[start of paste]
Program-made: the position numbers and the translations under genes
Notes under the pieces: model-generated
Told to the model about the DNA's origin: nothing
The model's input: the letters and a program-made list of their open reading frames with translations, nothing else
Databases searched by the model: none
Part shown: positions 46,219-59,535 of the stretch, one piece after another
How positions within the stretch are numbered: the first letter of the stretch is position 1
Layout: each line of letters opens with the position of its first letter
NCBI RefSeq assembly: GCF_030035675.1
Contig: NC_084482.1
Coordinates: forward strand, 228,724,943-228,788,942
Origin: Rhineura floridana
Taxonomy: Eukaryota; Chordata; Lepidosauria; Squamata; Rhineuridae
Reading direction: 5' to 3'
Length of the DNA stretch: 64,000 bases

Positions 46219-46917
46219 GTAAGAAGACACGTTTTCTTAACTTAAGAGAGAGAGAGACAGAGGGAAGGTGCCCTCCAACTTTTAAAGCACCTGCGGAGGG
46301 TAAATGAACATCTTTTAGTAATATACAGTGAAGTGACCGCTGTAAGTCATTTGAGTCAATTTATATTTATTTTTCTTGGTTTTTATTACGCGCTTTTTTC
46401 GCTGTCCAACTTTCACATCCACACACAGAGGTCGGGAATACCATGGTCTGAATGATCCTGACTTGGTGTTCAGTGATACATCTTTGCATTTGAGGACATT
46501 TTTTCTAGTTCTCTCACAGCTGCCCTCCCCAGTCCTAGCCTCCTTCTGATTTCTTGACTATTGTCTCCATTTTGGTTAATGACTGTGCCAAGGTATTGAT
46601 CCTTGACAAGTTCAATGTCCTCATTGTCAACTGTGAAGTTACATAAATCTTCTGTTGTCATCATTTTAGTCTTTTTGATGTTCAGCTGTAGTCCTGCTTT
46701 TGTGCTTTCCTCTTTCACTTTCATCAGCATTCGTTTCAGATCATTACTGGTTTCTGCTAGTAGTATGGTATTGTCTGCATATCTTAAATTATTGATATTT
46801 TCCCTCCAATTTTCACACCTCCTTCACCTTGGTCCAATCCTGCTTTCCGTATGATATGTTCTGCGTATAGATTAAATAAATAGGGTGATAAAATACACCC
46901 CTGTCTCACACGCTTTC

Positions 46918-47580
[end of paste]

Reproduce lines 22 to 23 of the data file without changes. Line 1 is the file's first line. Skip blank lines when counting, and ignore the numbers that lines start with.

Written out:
46701 TGTGCTTTCCTCTTTCACTTTCATCAGCATTCGTTTCAGATCATTACTGGTTTCTGCTAGTAGTATGGTATTGTCTGCATATCTTAAATTATTGATATTT
46801 TCCCTCCAATTTTCACACCTCCTTCACCTTGGTCCAATCCTGCTTTCCGTATGATATGTTCTGCGTATAGATTAAATAAATAGGGTGATAAAATACACCC